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Wednesday, July 29 • 13:31 - 15:00
"Emerging Technologies that drive online collaboration"

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Authors: Rebecca HogueJeffrey M Keefer, Lenandlar Singh, Ron Leunissen, Apostolos Koutropoulos, Sarah Honeychurch, Keith Hamon and Maha Bal

Technologies are constantly changing. In recent years, we have seen disruption in education caused by mobile and cloud technologies (Johnson et al., 2014). These new technologies are making it possible for scholars to collaborate in new ways. The NMC Horizon Report: 2015 Higher Education Education suggests that one of the long term trends in higher education is increased cross-institution collaboration (Johnson et al, 2015, p.10). One of the challenges that prevent increased collaboration is the near-term need for increased digital literacies. Several groups of scholars associated with the 2014 Rhizomatic Learning MOOC (Cormier, 2014) have demonstrated successful cross-institutional and cross-cultural collaboration in the form of collaborative academic papers and conference presentations. 

The purpose of this exploratory study is to examine the ways in which various subgroups of the #rhizo14 & #rhizo15 communities have collaborated across countries, continents, cultures, and institutions to create academic papers and conference presentations. 

This study uses the lens of actor network theory (ANT) to examine collaborations and the technologies that best support them. ANT is a means by which to examine the multiplicity of ties within a network and attempt to make sense of the “difficult ambivalences, messy objects, multiple overlapping worlds and apparent contradictions that are embedded in so many educational issues” (Fenwick and Edwards,2010). Here we use it as a way of dissecting and describing how different technologies influenced our collaborations and our community. The study begins with a mapping out of collaborations each of the authors participated in. We then use collaborative technologies (e.g. Google Docs, Google Hangouts, & Email) to further explore the technologies that enabled or disabled our collaborations (not all attempts at using technologies was successful). This collaboration itself becomes a collaborative lens that is included in the study.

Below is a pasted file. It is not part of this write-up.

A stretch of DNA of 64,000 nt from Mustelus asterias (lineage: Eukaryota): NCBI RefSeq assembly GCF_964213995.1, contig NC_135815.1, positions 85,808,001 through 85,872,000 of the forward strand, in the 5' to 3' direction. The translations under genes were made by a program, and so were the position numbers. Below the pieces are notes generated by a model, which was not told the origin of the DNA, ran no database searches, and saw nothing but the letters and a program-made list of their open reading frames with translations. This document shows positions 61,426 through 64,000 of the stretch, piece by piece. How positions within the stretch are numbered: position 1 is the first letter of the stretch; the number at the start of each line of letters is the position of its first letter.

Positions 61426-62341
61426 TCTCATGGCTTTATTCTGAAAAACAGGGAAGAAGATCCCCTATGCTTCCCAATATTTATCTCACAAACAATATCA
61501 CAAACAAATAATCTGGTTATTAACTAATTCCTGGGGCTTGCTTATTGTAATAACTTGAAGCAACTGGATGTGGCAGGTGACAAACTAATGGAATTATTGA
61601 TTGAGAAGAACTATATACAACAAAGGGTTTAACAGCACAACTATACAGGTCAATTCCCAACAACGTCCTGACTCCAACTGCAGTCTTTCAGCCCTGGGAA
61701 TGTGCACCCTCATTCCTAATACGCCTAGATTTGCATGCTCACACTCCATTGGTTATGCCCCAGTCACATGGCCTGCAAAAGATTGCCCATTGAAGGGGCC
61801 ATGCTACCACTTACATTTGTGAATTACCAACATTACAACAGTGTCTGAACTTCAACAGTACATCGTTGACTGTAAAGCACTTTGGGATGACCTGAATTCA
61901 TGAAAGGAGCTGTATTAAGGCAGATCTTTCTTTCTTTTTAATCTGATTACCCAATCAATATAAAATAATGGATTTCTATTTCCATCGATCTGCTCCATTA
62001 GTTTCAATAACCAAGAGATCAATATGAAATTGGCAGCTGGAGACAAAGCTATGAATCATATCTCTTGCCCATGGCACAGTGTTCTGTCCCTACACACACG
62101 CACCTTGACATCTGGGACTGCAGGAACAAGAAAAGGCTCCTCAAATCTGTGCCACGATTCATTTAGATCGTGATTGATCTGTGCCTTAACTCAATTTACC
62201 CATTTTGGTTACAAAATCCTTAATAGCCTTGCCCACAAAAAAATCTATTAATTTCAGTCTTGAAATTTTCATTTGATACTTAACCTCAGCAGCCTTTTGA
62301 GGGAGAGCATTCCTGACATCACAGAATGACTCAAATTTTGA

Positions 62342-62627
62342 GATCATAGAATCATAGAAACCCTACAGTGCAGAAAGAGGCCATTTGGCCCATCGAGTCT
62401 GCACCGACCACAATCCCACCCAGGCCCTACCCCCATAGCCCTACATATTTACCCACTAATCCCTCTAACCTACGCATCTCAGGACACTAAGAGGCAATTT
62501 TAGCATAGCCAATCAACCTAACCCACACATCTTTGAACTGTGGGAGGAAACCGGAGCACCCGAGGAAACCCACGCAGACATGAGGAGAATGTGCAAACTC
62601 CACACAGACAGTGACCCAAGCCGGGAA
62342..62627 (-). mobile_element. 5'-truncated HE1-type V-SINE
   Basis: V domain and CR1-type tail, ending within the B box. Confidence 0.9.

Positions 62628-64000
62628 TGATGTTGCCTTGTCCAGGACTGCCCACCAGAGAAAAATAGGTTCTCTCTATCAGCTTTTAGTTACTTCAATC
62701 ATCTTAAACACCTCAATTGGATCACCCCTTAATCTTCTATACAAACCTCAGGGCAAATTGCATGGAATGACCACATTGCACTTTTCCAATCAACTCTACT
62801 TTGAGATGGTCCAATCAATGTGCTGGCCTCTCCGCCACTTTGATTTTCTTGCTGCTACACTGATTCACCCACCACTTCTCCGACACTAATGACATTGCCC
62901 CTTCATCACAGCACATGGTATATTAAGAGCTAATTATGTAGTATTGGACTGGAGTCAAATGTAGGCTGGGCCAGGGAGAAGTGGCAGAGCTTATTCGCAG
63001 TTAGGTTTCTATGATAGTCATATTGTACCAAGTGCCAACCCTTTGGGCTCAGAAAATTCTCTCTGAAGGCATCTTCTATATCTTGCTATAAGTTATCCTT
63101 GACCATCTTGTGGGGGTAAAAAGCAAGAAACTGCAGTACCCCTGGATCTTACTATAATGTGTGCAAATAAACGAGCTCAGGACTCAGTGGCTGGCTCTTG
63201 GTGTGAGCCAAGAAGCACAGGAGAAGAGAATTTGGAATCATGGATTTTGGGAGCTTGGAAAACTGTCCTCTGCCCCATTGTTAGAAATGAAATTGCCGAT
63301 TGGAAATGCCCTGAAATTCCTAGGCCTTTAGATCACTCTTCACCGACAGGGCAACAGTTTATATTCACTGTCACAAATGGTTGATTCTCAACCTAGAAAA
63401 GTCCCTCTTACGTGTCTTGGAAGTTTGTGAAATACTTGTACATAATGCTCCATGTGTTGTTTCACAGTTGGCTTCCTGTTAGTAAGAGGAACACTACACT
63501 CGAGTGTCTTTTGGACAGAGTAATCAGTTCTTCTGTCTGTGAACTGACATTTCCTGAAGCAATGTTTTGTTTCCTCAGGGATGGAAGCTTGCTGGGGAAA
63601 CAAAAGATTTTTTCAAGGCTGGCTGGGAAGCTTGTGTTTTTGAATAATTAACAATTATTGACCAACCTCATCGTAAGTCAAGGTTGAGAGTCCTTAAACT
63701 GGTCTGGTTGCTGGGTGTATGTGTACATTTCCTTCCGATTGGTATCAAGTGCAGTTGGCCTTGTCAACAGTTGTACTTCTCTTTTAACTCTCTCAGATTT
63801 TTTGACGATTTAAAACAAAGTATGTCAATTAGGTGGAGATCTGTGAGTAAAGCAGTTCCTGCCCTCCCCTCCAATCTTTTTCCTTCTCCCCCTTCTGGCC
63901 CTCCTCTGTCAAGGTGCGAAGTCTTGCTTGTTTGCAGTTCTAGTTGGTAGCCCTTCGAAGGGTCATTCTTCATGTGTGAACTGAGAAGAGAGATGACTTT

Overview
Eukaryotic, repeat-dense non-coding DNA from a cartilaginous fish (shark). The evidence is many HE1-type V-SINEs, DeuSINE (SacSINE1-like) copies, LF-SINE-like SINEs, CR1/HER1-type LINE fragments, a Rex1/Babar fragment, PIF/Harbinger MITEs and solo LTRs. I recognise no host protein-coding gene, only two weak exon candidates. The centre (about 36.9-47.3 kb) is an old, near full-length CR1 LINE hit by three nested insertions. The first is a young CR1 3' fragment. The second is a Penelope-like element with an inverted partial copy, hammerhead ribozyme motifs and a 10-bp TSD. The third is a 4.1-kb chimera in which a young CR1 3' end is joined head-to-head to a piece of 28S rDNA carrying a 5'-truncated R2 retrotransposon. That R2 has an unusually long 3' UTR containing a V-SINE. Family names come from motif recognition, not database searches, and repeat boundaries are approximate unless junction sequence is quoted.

Our initial explorations indicate the following technologies were used (or attempted) to help enable collaboration. The tools themselves can be categorized based upon what their primary purpose is:

(1) Group communication: Google Hangout, Email, Twitter, Facebook Groups, Doodle
(2) Paper & Presentation generation: Google Docs, Google Slides, Prezi, VoiceThread, Blogs
(3) Information management: Google Drive, Google Sheets
(4) Physical devices: Mac Laptop, PC Laptop, iPad, Nexus Tablet, iPhone, Android Phone

In addition, many of the authors used personal blogs as a platform for discussion (Bali, 2015; Hamon, 2015a; Hamon, 2015b; Honeychurch, 2015; Keefer, 2015a; Keefer, 2015b; Koutropoulos, 2015; Singh, 2015). Given the limited time, we will focus our presentation on three technologies - Facebook Groups, Google Docs, and Email.
Each technology affords different ways of communicating, and as such very different modes of interaction. Over time, we negotiated ‘norms’ about which technology to use for which type of communication. In addition, some of the technologies became limiting as collaborators with limited bandwidth were not able to fully contribute. For example, when video was added to collaborations, some collaborators were not comfortable or not able to participate fully (Bali & Meier, 2014).

The social media technologies (i.e. Facebook, Twitter, Google Plus) have created an overlap between our professional and private lives. This overlap has allowed us to become more connected, learning about different aspects of each other, more personal aspects, which then enables us to connect on a different level that goes beyond being purely colleagues.